The fine-brush baton of Bernard Haitink

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(c) Todd Rosenberg

Bernard Haitink conducted Mahler's Ninth Symphony with the Chicago Symphony Orchestra.

Finale would hardly be a sufficient word for the Chicago Symphony Orchestra’s last regular concert of the season, a transcendent performance of Mahler’s Ninth Symphony conducted by 82-year-old Bernard Haitink. It was more like a consummation. Or perhaps summation. This exquisite, valedictory Mahler seemed to total up everything I have admired for decades about Haitink as musician, artist and thinker.

A few days after that June 5 concert I came across an interview Haitink did with The Guardian in 2009 when he was conducting the Chicago Symphony on tour in London. One comment in particular rang a bell with me. "My worry,” the conductor said, “is that (these days) Mahler is performed louder and louder to make a success." What had impressed me especially about Haitink’s Ninth Symphony with the CSO was the conductor’s trademark restraint. For the most part, certainly in the work’s deeply introspective opening movement and the Abschied-like finale, I was mesmerized by an aura of chamber music writ large.

But that has always been my experience with Haitink, going back to my first encounters with his recordings, in the 1960s, when he was principal conductor of the Amsterdam Concertgebouw Orchestra. Whether the music before him was Mahler or Schumann, Brahms or Bruckner, he always seemed to work with a subtle palette and a fine brush. In the late 1970s, when Haitink brought the Concertgebouw to the U.S. for twin cycles of the Beethoven symphonies and piano concertos (with Vladimir Ashkenazy) at Carnegie Hall in New York and the Kennedy Center in Washington, D.C., I caught half the project in each locale. For a young critic, that concentration of concerts was like a master class in the art of conducting.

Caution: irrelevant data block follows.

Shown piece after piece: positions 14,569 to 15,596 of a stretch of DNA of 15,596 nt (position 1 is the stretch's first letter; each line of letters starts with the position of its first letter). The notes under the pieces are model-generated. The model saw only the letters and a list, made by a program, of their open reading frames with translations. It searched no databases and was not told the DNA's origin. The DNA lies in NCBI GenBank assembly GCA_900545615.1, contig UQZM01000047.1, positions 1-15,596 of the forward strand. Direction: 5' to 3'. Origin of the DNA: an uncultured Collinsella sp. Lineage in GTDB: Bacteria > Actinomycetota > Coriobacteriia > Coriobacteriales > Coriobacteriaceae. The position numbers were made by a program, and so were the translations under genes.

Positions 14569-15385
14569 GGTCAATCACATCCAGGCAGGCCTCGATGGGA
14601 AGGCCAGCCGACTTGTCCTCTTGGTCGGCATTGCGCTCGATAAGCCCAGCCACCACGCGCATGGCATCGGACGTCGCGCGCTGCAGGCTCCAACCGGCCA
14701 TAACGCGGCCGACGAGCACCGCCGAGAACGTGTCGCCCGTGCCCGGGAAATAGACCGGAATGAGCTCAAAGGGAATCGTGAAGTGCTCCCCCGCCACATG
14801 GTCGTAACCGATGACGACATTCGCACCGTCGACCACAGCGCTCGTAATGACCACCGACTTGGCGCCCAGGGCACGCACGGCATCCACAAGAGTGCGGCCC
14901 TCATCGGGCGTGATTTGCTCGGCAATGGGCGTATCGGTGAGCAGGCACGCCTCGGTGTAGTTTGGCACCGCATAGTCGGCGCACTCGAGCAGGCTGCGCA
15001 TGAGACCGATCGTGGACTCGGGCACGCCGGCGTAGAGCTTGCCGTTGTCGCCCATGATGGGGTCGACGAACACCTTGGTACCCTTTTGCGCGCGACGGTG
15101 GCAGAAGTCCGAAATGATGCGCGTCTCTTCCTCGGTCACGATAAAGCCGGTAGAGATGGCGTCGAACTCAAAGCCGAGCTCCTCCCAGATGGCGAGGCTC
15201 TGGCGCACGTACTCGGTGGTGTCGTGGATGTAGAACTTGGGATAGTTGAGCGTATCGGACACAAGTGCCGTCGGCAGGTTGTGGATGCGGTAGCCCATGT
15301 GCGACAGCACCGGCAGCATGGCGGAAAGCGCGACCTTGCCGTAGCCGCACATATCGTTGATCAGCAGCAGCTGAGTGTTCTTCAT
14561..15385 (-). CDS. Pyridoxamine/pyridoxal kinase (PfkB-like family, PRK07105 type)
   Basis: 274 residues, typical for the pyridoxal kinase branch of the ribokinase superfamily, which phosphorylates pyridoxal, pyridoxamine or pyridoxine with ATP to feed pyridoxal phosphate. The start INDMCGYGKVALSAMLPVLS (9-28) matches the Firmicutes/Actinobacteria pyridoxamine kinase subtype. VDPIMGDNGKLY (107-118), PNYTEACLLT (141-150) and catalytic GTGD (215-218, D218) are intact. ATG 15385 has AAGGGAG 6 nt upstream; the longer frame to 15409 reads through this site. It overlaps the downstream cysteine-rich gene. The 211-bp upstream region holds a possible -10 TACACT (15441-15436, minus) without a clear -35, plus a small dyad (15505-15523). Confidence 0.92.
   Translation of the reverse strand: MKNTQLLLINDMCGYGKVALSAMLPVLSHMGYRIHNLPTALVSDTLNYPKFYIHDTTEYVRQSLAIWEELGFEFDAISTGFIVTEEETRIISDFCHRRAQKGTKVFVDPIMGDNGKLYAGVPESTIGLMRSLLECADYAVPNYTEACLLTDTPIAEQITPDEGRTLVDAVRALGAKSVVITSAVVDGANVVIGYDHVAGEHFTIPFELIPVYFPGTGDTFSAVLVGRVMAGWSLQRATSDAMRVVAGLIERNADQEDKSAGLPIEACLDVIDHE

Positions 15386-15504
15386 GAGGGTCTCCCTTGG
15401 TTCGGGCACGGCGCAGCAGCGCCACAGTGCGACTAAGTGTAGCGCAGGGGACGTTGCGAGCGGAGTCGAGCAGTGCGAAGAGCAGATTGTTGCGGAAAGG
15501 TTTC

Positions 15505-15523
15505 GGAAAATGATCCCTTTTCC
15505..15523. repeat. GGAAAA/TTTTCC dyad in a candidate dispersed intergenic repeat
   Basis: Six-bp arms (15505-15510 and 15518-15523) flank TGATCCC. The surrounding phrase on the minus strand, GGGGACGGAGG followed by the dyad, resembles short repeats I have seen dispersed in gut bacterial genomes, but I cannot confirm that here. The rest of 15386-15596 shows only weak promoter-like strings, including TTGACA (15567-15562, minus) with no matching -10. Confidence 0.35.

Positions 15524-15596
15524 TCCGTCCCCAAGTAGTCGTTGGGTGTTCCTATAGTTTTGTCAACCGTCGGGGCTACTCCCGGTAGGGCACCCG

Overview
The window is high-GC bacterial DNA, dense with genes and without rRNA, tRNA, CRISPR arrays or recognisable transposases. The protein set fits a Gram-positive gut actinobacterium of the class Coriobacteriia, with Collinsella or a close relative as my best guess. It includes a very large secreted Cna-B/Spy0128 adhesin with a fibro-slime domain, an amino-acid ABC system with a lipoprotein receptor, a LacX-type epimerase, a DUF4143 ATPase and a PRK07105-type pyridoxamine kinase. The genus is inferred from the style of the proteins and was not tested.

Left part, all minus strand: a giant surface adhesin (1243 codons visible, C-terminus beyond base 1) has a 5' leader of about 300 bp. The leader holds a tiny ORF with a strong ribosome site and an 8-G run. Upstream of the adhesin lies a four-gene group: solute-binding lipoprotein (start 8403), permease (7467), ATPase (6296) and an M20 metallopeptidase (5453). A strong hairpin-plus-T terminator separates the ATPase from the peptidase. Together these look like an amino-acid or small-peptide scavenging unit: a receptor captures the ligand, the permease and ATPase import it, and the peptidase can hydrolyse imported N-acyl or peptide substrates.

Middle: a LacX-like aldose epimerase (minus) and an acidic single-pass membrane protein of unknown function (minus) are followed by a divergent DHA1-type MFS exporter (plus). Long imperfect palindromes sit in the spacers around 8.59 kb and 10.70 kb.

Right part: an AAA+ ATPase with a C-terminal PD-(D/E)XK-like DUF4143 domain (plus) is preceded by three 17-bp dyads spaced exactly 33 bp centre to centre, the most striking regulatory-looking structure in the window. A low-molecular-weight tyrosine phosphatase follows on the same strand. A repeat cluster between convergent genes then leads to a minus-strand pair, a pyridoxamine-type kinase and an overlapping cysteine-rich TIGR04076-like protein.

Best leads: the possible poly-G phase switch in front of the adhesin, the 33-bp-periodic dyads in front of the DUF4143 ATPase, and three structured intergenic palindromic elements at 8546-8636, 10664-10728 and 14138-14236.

Even better, during the Kennedy Center stint, Haitink agreed to speak with me for a few minutes by phone. We ended up talking for quite a while, until he had to break off to get to rehearsal. But he invited me to sit in as the orchestra honed its Beethoven and to come back stage during the break so we could continue our chat. I’m sure we covered many topics, but the issue at the top of my mind was the same that seems to fascinate Haitink’s admirers today: How, in those intense but never overblown Beethoven performances, did he elicit so much drama without any hint of excess? It was the very quality that transfigured his recent Mahler Ninth with the CSO.

I remember Haitink’s answer verbatim: “You begin with a true pianissimo.” Since that day I have judged conductors by their ability, or willingness, to structure interpretation from a quiet base line.

In that evanescent closing movement of the Mahler Ninth — the music of a soul melding into the cosmos, not unlike Strauss’ earlier “Death and Transfiguration” — the Chicago Symphony strings seemed to play at the mere threshold of sound: true pianissimo. When you’re drawn into that sort of sonic domain, even a small dynamic inflection can make a dramatic impact. That’s Haitink, molecular engineer and musical poet.

For an illuminating glimpse of Haitink as teacher, drop in (virtually) on this YouTube master class session:

It’s also worth hearing what the maestro has to say about taking on Stravinsky’s ever-revolutionary ballet “The Rite of Spring” in a video produced by the London Symphony Orchestra:

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Lawrence B. Johnson is a performing arts critic specializing in theater and classical music. He is the former international wine writer for The Detroit News. The recipient of many journalism awards, Johnson has written for The New York Times, The Los Angeles Times, The Detroit News, The Milwaukee Sentinel and magazines running the gamut from Musical America and Opera News to Playboy. Johnson, who grew up in Indiana, is a graduate of Indiana State University, where he received a degree in humanistic studies with concentrations in French literature, philosophy and music history. In 1975, he was awarded a mid-career journalism fellowship by the National Endowment for the Humanities for study at the University of Michigan, where he focused on classical Greek drama, Shakespeare and modern playwrights. He has taught journalism, criticism and music history at Marquette University, the University of Wisconsin-Milwaukee, Wayne State University and the Wisconsin Conservatory of Music.